What This Mom Has Learned About Mothering Teenage Girls

I realize that being a teenage girl (because you never forget what that feels like) and mothering a teenage girl are two very separate things.

I somehow thought that because my experience with this still felt fresh (I’m beginning to think it always feels fresh because it’s so hellish), I’d be able to handle having a teenage girl with more grace than I currently am.

But that isn’t happening.

What to know about mothering teenage girls

Sure, my experiences have come in handy during some tough times and I’ve been able to tell her about some lessons I learned and things I did that helped and the other things that made my teenage life worse, but…

The thing I’m learning here is that every teenager, every person, every young woman, is made up of so many different things you can’t base your parenting solely on your past life lessons.

Just because I did certain things as a teen and blocked select moments out of my mind, and ignored experiences, it doesn’t have much bearing on how my daughter will act.

She is her own person and having her has changed my life for the better, but having a teenager daughter is a mixed bag of happiness, closeness, being ignored and shunned, and crying yourself to sleep because you are rummaging through your brain trying to figure out how you can get through to her and let her know how much she is loved.

You so badly want to tell her things like:

You are going to be okay.

This too shall pass.

You don’t need friends like that in your life.

He wasn’t the one and there will be other loves that will make you realize why this relationship didn’t work out.

Sometimes you stop yourself because you remember when your mother said those words to you,  you weren’t able to digest them.

And you’ll be damned if you are going to sound like your mother in a situation like this.

But there are times when you can’t help yourself and the words come out and you mean them with every ounce of you and want her to hear you.

Having a teenage daughter means she can be as sweet as pie when she wants something from you and have venom spew from her mouth the very next moment.

Having a teenager daughter means getting a text requesting chocolate and strawberries and mini pads while you are at the grocery store and being really distraught because you just got your period too and you know it’s going to be a rough week.

Having a teenage daughter means you are going to be searching for your favorite shirt only to find it crumpled on her floor along with a broken blush compact and cotton balls smeared with old nail polish.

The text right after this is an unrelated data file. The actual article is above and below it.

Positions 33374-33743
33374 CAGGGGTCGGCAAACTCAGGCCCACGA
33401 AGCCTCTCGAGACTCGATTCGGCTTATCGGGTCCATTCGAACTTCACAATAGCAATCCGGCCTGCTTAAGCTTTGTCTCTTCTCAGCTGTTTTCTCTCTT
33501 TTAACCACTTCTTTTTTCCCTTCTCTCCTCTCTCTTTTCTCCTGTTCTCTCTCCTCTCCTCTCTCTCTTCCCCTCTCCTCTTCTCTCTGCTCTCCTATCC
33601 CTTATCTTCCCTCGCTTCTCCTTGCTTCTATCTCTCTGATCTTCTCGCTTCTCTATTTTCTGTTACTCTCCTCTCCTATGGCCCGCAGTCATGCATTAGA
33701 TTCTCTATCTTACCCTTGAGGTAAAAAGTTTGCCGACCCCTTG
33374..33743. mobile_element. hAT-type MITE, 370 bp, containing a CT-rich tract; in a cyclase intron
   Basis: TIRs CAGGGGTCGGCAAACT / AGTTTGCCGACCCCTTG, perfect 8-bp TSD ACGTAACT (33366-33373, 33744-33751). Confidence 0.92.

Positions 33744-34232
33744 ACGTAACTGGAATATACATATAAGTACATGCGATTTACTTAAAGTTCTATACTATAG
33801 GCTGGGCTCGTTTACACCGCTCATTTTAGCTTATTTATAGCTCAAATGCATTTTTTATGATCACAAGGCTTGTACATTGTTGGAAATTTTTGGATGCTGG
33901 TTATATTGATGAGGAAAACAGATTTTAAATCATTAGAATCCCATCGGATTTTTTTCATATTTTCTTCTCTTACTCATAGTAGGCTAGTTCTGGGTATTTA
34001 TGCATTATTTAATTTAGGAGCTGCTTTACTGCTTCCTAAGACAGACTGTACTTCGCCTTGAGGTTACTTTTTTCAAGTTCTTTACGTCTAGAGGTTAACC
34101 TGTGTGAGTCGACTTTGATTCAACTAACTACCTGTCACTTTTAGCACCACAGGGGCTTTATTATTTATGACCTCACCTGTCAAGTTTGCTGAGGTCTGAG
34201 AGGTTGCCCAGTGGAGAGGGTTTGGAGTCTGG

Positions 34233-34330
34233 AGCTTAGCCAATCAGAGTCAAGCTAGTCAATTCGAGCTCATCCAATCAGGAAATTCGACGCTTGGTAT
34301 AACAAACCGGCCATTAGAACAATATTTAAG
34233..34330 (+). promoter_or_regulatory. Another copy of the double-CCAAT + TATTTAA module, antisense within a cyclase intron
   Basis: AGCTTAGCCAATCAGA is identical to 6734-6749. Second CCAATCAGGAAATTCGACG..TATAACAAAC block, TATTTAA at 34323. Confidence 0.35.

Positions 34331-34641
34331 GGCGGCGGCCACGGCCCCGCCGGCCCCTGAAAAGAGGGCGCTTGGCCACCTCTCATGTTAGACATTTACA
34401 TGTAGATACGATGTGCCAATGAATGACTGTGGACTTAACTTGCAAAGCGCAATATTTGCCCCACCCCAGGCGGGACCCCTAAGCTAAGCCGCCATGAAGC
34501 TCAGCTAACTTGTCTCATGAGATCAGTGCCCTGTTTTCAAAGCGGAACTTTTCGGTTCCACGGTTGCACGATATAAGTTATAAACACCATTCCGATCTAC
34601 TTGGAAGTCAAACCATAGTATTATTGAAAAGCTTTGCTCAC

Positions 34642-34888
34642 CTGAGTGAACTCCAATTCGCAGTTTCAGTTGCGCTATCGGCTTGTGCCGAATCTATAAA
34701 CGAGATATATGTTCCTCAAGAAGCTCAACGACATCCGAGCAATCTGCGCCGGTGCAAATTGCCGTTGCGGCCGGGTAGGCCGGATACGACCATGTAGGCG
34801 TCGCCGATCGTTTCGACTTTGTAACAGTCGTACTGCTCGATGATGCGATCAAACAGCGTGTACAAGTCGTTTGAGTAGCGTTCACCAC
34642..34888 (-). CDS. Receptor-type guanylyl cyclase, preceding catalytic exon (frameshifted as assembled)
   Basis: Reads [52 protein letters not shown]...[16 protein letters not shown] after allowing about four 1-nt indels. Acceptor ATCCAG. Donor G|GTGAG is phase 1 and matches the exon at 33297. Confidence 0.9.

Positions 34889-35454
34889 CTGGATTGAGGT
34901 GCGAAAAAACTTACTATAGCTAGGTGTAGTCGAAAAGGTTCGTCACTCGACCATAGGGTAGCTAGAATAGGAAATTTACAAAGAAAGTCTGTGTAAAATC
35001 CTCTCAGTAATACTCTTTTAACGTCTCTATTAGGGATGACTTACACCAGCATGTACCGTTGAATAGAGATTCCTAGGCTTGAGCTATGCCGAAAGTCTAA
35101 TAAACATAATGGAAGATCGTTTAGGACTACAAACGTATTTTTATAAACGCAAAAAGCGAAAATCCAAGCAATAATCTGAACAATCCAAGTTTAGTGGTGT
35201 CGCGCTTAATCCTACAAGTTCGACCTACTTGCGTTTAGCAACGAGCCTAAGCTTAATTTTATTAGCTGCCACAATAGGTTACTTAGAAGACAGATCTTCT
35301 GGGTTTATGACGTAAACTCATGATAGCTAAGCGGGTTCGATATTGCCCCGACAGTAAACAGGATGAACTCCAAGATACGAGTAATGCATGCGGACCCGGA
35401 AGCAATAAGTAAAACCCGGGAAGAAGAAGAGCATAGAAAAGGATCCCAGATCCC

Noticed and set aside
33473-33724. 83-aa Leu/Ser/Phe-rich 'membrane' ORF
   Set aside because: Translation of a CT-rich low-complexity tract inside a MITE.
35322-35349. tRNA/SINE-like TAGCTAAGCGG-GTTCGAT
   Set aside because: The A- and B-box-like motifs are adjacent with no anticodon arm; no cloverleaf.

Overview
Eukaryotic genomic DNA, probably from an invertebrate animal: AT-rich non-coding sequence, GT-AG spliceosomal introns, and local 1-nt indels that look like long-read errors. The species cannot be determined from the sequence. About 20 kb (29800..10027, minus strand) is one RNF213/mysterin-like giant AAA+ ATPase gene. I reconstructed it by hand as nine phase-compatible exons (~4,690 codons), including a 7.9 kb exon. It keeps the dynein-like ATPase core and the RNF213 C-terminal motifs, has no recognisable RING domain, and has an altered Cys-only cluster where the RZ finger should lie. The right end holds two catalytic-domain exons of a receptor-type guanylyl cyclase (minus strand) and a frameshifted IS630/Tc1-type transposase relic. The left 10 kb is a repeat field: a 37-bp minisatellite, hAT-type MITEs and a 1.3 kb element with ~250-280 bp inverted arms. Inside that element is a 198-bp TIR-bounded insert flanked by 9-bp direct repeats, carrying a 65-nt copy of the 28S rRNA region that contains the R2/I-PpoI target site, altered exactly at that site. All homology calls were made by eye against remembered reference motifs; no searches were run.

Having a teenage daughter means you have to talk with her over and over trying to cement points like: Save yourself for someone special and don’t listen to people who tell you that you aren’t capable and remember just because someone finds you desirable and wants to be intimate doesn’t mean they value you.

Having a teenage daughter means she may change overnight and stop letting you into her world and you will try desperately to connect with her because you think you can help but she doesn’t want it. Not from you anyway.

Having a teenage daughter means she will call you out on your crap and remind you that you were the one who taught her she could grab a hold of things and handle them on her weakest days. And you need to walk the same walk you showed her.

Having a teenage daughter means you will drop anything if she decides to take a break from her social life and ask for some alone time with just you.

Having a teenage daughter means nothing quite prepares you for when she comes to you with a broken heart and all you want to do is endure the suffering for her so she doesn’t have to go through this.

Having a teenage daughter means you will start picturing yourself straightening her veil on her wedding day.

Having a teenage daughter means she walks into a room and you catch a glimpse of her as a toddler mixed with this young woman before you, and you wonder how you could have possibly made such an awesome being.

Having a teenage daughter means your anxiety is spiked and you are always aware and want to protect her from everything at all times.

But having a teenage girl means you don’t shield her from all the bad because you can’t.  And you want to raise a young woman who is independent, can speak for herself, mend her broken heart, take responsibility for her wrongs, and cry alone in her room if that’s what she needs.

And it’s both beautiful and excruciating to see her blossom, then struggle, then grow some more.


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About Katie BinghamSmith

Katie Bingham-Smith lives in Maine with her three kids. She is a Staff Writer at Scary Mommy, shoe addict and pays her kids to rub her feet. You can see more of her on Facebook and Instagram .

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